The ears are large and broad at the base, carried high on the head. you should be able to count a base ear width between the two ears on an adult cat. They are only moderately pointed but tufts of hair at their ends (plumes) are highly sought after and desirable. Adult males exhibit a course characterized by an enlarged head that makes the ears appear smaller and lower.
Dress and fur :
The fur, of unequal length on the back and sides, is mid-length. It offers good natural protection. Hair of equal length all over the body is a defect. A ruff under the throat and panties are appreciated. The texture is silky and the undercoat is fine, but the fur should be as natural as possible. All traditional dresses (except the ticked tabby – according to feline federations and colourpoint – are accepted in all colors except chocolate, lilac, cinnamon (cinnamon) and fawn (fawn).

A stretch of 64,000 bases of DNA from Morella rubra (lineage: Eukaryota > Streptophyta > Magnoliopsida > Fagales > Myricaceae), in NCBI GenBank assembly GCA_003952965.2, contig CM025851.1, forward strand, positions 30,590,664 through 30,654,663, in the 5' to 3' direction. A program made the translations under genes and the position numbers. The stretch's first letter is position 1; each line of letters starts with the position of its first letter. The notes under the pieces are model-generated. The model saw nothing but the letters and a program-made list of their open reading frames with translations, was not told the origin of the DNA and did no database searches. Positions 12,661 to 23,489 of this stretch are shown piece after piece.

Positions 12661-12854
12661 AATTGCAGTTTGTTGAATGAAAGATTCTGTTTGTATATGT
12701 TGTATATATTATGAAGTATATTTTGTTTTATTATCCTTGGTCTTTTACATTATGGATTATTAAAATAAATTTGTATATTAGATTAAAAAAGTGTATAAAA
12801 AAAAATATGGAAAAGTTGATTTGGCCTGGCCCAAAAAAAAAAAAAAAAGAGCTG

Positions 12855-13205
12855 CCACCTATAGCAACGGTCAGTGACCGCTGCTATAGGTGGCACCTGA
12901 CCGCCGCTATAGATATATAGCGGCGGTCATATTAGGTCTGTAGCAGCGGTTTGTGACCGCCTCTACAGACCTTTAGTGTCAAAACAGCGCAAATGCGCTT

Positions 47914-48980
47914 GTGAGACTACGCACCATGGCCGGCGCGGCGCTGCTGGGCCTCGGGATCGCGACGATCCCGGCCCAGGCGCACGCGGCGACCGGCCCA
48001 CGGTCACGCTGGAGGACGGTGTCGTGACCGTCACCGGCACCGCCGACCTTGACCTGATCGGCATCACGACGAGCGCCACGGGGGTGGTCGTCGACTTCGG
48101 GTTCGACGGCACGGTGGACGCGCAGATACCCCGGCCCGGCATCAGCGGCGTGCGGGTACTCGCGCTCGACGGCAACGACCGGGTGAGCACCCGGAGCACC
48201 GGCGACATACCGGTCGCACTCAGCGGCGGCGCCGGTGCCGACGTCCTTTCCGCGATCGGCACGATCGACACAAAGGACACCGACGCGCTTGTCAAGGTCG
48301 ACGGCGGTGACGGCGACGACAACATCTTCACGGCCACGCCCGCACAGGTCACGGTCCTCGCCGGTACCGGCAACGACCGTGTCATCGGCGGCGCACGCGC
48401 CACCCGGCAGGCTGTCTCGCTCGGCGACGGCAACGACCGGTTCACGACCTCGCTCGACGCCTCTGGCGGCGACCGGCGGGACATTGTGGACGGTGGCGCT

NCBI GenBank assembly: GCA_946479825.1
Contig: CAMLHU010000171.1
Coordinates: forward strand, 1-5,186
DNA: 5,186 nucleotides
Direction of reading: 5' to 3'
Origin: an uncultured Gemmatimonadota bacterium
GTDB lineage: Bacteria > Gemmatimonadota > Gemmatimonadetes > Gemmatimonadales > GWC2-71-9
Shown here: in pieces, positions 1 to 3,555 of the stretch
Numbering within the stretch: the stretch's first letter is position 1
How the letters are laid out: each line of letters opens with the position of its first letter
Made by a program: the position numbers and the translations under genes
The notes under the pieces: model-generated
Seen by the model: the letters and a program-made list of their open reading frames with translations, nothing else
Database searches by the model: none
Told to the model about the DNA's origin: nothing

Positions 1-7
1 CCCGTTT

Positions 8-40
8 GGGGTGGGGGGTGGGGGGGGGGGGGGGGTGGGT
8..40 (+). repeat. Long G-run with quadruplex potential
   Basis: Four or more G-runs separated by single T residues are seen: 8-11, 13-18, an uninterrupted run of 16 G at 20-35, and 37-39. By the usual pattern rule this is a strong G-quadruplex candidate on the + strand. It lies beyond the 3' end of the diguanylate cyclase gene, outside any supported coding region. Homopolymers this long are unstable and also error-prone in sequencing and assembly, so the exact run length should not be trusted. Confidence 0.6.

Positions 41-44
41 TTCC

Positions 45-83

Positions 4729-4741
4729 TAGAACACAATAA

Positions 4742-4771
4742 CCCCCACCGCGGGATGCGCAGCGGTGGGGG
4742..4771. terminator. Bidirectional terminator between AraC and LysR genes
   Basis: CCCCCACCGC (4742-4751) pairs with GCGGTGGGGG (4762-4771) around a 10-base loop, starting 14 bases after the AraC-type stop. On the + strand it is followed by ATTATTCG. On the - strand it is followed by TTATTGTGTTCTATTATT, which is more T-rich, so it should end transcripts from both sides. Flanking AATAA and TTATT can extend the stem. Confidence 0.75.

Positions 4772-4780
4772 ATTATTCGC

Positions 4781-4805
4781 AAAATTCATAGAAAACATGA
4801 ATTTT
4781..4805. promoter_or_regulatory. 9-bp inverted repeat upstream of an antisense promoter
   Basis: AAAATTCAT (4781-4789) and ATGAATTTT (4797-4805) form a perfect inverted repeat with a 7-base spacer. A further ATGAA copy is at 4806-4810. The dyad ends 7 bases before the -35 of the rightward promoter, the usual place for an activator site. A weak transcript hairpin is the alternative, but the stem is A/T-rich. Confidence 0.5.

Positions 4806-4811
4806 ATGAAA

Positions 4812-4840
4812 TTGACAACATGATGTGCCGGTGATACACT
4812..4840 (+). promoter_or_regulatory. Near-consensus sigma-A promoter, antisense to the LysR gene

However, the most desirable coats are the brown blotched tabby and the brown mackerel tabby with or without white spots, these being particularly reminiscent of the wild aspect of the Maine Coon; then come the black silver tabby and the blue tabby or solid blue. In the uniform dresses we find more particularly black, blue or white Maine Coons.
Character traits are not described in the standards, they remain completely individual and depend on the history of each cat. According to the portrait in the Official Book of Feline Origins, the Maine Coon gets along well with everyone, even strangers and other animals, and can be gentle with children according to the LOOF portrait. He is attached to his family and to other animals, including dogs.
Like any cat of breed with significant inbreeding, some diseases can affect the Maine Coon, the main one being Hypertrophic Cardiomyopathy (HCM)
Feline Hypertrophic Cardiomyopathy HCM
This is a breed more predisposed than others to feline hypertrophic cardiomyopathy (HCM).